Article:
Activists concerned over survival of GM mosquitoes

| 13/08/2012

_52709255_z3410208-colour_sem_of_a_fe.gif(CNS): An environmental activist group is still raising concerns about numerous errors and omissions in the risk assessment process regarding a UK company’s research into the use of genetically modified (GM) mosquitoes.  GeneWatch said Oxitec’s release of these engineered insects in large numbers including 3 million in the Cayman Islands in an experiment to reduce the incidence of the tropical disease dengue fever lacked consultation. Using the Freedom of Information system in the UK the environmentalists found many issues surrounding the experiment were not properly considered including invasive mosquito’s becoming established at release sites and the potential for large numbers of GM mosquitoes to survive.

Large numbers of the GM mosquitoes were also released in or Brazil as well as Cayman and a smaller number Malaysia which was the only place the activists say there was consultation with the public.

“Failure to publish risk assessments before trials of GM mosquitoes in Cayman and Brazil, and the omission of known adverse effects, is irresponsible”, said Dr Helen Wallace, Director of GeneWatchUK “People cannot give informed consent to trials if they are not given complete information.”

The release in Cayman took place in 2010, in East End, officials from the Mosquito Control and Research Unit here stated that the experiment was safe as the male GM mosquitoes were infertile and therefore couldn’t breed. The local officials said that research results showed a decline of some 80% in the local pest’s population in the area of the release.

However, the activists have persistently claimed that the GM mosquitoes’ sterility is partial and conditional. “The GM mosquitoes do breed and most die at the larval stage: the extent to which their offspring survive to adulthood is one of many factors which influences the efficacy and safety of this approach,” the environmentalist group stated.

Some of the results of Oxitec’s experiments have been released to the press but they have not yet been published in scientific journals and the activists claim that the experiment was ineffective which is a matter of particular concern in dengue endemic areas. “In some situations partial or temporary suppression of mosquito populations could make the dengue situation worse,” GeneWatch said in a release.

Aside from not  correctly following the procedure for trans-boundary notification of shipments of GM mosquito eggs overseas the activists criticize the firm and the UK government over the failure to publicise risk assessments prior to open release trials. They say numerous important issues were not properly considered before millions of GM mosquitoes were released in to the environment in the Cayman Islands and Brazil.

Smaller experiments in Malaysia did include a consultation process, however there were some deficiencies with the process, GeneWatch suggested.

“In its publicity about the trials, Oxitec has oversimplified the complex relationship between Aedes aegypti mosquitoes, other mosquito species, the humans that are bitten, and the four serotypes of dengue virus,” GeneWatch said. “This means that most potential adverse impacts have effectively been excluded from public debate, the risk assessment process, and the process of seeking consent from local populations.

Documents now held by GeneWatch obtained through FOI requests are also said to show that the UK and Brazilian governments agreed in 2007 to test and commercialise the technology in Brazil, based on claims made by the company that it would be effective.
“A new production facility has now been built in Brazil to increase GM mosquito releases to 2.5 million per week. “The rush to commercialise Oxitec’s GM mosquitoes in Brazil could be putting people’s health at unnecessary risk,” said Dr Wallace. “There has been no attempt to consider human immunity effects or to monitor the impacts on immune response or the incidence of dengue”.

"The decision to scale-up experiments in Brazil appears to be driven by a political agreement to commercialise Oxitec’s technology there, rather than by a thorough assessment of the likely risks and benefits," GeneWatch said..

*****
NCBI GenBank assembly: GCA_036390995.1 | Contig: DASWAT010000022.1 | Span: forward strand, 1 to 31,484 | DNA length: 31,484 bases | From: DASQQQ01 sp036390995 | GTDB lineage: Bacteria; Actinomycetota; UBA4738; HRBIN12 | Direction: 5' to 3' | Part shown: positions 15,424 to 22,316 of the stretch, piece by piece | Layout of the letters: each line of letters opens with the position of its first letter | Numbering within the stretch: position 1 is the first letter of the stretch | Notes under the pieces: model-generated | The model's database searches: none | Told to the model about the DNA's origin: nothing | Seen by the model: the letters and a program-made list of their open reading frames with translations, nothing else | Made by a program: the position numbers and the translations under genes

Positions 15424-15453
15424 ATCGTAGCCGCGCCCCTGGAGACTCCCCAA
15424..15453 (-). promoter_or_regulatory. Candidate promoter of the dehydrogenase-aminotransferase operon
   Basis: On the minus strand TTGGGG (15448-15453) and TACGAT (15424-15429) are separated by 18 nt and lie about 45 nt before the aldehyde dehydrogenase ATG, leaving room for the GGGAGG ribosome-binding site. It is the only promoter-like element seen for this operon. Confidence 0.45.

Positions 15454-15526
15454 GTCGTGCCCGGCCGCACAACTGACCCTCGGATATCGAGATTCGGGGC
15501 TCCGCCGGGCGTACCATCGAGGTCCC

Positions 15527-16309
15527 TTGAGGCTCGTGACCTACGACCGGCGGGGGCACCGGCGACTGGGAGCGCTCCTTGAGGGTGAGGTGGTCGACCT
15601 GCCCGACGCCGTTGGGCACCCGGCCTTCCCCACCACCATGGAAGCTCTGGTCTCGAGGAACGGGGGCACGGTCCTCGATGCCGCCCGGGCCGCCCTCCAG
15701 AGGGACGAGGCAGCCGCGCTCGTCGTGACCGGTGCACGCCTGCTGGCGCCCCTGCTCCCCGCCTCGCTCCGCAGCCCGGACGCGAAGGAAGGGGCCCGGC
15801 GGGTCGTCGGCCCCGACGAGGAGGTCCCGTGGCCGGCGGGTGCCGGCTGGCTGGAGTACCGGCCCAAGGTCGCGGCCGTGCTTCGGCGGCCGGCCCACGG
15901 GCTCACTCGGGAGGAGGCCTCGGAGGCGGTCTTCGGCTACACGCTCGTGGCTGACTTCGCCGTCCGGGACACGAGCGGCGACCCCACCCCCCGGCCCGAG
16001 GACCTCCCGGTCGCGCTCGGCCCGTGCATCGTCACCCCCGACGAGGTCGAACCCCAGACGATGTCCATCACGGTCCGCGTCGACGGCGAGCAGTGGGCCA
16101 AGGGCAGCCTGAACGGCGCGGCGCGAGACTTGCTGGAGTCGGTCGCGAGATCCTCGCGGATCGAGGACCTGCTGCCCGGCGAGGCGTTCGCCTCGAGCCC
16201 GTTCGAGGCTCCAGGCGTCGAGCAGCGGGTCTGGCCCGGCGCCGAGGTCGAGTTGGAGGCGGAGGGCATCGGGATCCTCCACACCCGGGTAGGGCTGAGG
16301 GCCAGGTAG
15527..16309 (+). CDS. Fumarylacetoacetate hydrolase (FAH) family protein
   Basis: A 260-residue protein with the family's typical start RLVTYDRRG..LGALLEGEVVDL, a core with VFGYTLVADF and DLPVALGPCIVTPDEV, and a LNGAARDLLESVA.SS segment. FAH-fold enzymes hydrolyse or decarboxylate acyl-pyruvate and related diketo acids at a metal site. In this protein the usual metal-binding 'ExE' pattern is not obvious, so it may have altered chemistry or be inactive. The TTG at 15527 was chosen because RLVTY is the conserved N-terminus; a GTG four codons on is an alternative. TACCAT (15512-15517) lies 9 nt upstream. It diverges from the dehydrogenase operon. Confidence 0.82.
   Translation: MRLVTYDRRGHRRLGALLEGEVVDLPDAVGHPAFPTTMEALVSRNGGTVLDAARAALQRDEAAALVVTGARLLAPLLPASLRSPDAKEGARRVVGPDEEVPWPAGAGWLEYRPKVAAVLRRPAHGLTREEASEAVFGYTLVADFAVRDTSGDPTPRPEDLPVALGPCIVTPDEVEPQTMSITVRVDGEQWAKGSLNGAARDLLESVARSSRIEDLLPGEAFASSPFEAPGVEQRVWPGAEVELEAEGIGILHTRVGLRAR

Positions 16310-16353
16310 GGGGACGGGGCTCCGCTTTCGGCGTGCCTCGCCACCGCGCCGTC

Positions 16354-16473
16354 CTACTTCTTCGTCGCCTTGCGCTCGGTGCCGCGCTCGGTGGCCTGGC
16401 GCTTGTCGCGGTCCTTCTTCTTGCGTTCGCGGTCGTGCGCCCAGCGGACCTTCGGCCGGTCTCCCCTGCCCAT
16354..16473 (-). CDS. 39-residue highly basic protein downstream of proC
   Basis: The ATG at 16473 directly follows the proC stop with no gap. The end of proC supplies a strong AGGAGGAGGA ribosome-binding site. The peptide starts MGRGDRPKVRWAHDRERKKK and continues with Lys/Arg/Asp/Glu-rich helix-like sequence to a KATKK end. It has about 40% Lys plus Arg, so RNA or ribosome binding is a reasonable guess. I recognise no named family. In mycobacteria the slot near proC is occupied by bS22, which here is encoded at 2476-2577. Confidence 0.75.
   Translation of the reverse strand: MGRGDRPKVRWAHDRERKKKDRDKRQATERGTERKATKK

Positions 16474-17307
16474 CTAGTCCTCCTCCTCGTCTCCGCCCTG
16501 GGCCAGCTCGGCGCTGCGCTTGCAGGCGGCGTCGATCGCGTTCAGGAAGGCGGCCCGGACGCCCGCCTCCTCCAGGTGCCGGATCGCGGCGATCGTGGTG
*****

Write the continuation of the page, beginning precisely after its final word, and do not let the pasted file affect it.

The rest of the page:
Print Friendly, PDF & Email

Category: Science and Nature

About the Author ()

Comments (21)

Trackback URL | Comments RSS Feed

  1. Anonymous says:

    Maybe they could genetically engineer mosquitos that only bite wayward politicians.

  2. Anonymous says:

    As far as I know Cayman rarely has dengue fever,  and I do not know about this reserch, but I do live in Newlands and I can say that they have a new type of mosquito there that it bites similar to a sandfly, you cannot see it like the big black mosquitos, and it is not the "gapnipper"as the other one is called. If they wanted to do reserch on dengue fever they should have released them in someplace like Honduras where people die from this type of fever yearly! Personally I believe there is something else behind this.



  3. Anonymous says:

    How is it possible that the MRCU could do (or facilitate) this experiment without government at least informing the public? And how is it that the UK govt could have a right to use us as guinea pigs to experiment with as they please? For far too long the MRCU has acted with immunity and impunity, literally spraying us to death, with god only knows what kind of chemicals, in order to try to irradicate mosquitoes, whilst neglecting to do one thing that every other modern country has had to do, which is to destroy the mosquitoes habitat. But, you may say, how dare I even suggest that we should touch our precious “mangrove wetlands”?! Heaven forbid we do such a thing, because the DOE would have a fit! Let me say this, no matter how much you hug a mangrove bush, it won’t turn into a giant oak or eucalyptus and it is high time we got our heads out of you know where and come to terms with reality. Mosquitoes are still by far the most deadly animals on earth. But, we shouldn’t be conducting experiments to try to eradicate them, any more than we should be spraying known carcinogens and diesel oil on our population to kill them, when there are other safe, tried and true methods to eradicate mosquitoes. Let’s hope that this experimentdoesn’t go seriously wrong and create some sort of super mutant mosquito that we can’t kill with conventional methods, because god only knows what they would resort to then. But, then again, we would probably never know, would we, whilst our population continues to develop cancer at the highest rate in the world…

  4. Knot S Smart says:

    Next thing we will be importing is iguanas that will breed with the ones that we have now and this will reduce their population just like how it reduced the mosquitoes…